Meet Antwan Green. He’s 36 and he says he was denied medical treatment at the Erie County Holding Center and the Erie County Correctional Facility because he’s black and gay.
He was suffering from chronic rectal bleeding and an eye injury.
“I was bleeding from the inside," he said. "I had informed the deputies that I was bleeding, that I needed to seek medical attention, the deputies refused to allow me to receive medical attention.”
Green is currently the plaintiff in a lawsuit against the county. He said when he was seen by medical staff, they refused to actually treat his injuries or send him to the hospital.
For his eye injury, he was told to use a hot compress. But, when he asked for one, court documents state he was told “You want medication, and you want a warm towel. It’s mostly the black gays that are always trying to pull this shit.”
“When she said that, I was so shocked," he said.
And, for his bleeding he was given Tylenol. Over his five month stay his injury was getting worse and worse.
"Horrible, terrible," he said. "I was in pain. I couldn't walk. My stomach was hurting, my anus part was hurting real bad."
When he was released, he went straight to the hospital. He was told to get immediate surgery.
The county was taken to task over its long history inmate abuse and neglect. Back in the early 2000s, the federal government sued claiming staff at the holding center and correctional facility repeatedly and consistently disregarded risks to inmates.
The suit uncovered several extreme instances of excessive force that included “elevator rides” where inmates were physically assaulted; also using the same gloves covered in blood and feces during cavity searches; and hitting a pregnant woman in the face and stomach.
The county declined to comment about their history or for this story.
"When the government takes away your freedom, by detaining you they become responsible for your health and your safety," said retired University at Buffalo law professor Nan Haynes.
Back in the mid-90s there was a problem with overcrowding. Haynes was a part of a group of lawyers who sued the county over conditions at the jail.
“The conditions were horrendous, it was like walking into a third world prison. It smelled terrible, there were insects flying around, there were rodents. There were people packed into small rooms, 20 people into a room smaller than my living room, with one toilet," she said. "It was terrible.”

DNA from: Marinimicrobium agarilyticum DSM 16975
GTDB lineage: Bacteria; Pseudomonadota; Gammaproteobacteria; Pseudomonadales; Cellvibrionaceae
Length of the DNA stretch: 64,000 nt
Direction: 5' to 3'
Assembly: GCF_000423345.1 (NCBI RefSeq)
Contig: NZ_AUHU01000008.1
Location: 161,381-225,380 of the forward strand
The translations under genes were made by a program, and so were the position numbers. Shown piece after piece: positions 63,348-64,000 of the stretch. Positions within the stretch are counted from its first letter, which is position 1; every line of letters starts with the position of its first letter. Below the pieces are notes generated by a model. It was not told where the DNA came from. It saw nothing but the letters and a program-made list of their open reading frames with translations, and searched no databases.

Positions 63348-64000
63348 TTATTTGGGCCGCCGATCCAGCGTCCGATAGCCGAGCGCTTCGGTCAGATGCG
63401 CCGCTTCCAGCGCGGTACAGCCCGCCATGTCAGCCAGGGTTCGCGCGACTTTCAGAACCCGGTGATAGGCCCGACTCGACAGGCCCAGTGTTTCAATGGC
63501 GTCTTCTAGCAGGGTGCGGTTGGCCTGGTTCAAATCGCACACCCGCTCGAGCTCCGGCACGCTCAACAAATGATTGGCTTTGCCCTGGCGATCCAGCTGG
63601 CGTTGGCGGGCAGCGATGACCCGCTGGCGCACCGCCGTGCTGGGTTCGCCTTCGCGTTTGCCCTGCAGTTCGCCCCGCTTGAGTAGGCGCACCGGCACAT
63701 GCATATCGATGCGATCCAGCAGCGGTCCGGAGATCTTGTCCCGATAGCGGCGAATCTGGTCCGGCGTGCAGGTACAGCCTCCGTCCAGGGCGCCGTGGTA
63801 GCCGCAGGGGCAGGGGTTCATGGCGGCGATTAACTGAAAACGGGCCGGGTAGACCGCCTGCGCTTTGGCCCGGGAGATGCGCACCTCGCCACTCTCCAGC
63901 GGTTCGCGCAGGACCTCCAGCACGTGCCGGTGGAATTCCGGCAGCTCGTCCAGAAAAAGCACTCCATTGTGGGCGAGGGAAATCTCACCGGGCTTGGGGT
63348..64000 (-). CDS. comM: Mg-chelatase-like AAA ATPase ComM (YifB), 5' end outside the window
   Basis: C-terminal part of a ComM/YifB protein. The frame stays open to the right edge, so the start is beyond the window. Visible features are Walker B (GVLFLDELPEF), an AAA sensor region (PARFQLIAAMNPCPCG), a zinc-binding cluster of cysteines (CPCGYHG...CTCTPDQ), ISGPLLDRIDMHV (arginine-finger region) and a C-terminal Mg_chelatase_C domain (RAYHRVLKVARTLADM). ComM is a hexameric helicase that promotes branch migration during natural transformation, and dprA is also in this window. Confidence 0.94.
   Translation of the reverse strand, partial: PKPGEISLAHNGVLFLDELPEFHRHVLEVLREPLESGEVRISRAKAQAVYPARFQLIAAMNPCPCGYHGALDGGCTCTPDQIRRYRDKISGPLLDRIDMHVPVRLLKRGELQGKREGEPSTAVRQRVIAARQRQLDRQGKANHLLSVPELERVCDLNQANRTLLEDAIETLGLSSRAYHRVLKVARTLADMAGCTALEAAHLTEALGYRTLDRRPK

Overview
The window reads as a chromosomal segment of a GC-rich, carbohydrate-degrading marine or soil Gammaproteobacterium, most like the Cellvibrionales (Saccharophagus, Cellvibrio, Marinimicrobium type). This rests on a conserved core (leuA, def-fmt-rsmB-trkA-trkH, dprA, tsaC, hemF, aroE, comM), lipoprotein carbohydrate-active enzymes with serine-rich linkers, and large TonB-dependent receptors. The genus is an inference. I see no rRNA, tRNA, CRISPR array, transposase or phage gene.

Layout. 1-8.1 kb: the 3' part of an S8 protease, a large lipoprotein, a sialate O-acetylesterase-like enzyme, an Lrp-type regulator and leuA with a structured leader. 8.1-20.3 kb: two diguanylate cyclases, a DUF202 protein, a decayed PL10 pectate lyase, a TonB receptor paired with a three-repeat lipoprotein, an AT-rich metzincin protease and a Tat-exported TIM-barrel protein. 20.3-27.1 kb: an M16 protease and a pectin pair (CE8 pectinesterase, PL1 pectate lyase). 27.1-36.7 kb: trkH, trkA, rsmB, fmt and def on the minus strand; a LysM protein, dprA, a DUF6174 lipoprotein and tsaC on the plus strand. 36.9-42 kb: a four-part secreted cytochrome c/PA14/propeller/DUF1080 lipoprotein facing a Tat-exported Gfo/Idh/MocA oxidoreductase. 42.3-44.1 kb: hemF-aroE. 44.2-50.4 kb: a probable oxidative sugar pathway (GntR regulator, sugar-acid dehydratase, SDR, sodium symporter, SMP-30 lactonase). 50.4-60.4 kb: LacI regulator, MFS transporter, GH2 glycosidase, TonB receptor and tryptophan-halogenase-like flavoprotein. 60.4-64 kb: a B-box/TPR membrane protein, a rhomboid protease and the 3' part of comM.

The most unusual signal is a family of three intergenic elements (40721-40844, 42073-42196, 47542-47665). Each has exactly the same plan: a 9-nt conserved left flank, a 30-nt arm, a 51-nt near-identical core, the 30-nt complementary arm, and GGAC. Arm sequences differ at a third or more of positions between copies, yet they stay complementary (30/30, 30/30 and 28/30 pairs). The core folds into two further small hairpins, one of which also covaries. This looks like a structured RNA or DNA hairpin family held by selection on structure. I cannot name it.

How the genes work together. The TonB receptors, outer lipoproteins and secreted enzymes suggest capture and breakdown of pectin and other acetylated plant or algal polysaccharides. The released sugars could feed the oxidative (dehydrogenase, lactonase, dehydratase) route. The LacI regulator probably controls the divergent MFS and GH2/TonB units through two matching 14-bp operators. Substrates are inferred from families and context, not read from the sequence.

Those issues were addressed, but problems began to emerge again in the early 2000s. Haynes says, care, custody and control are the three things that should be the focus in the county jails. But so far, she says, it’s not.
“They can’t get their own medicine anymore, they can’t get to the doctor on their own anymore, so you have to provide those things," she said. "They can’t get their own tooth brush anymore, you have to make sure they have toothbrushes and toothpaste.
"At one time a few years ago, women were complaining that there were not sanitary napkins, and they were using whatever they could find, sandwiches, and bread, there are some very horrible things, that don’t need to happen."
Some say race may play a role in the mistreatment of inmates.
Ivy Yapelli is a self-described white, middle class, suburban housewife, but she’s also an activist.
She found herself behind bars a few years ago, after getting arrested while participating in a sit in the county executive’s office.
"As poorly as I was treated, it still isn’t anything compared to what people of color experience at the hands of law enforcement and the holding center," she said.
But, take a look at the roster of inmates who have died, not all of them are minorities. Like Richard Metcalf was he was killed shortly after thanksgiving in November 2012. A spit mask was tied around his neck and a pillow case was pulled over his head.
"Awful. Just terrible," Haynes said. "Yes he was difficult. They’ll always say well so and so was being difficult. It doesn’t matter, you can’t beat someone to death, you can’t strangle them. These things are not ok."
Right now, Haynes is pushing for the re-instatement of an oversight committee. If staffed fairly, she thinks is a possible solution to the problem.
Yapellie says, the solution begins when folks start to speak up.
"If people don’t speak up about it, then nothing is ever going to change, especially white people" she said. "Because, white people are the ones who benefit from the racism in our society.”
But, in the meantime monitoring and site visits of the county jails continues. According to court documents, the stipulated order of dismissal that resulted from the federal suit is still active. The next site visit is scheduled for October.
Racial Equity in the Justice System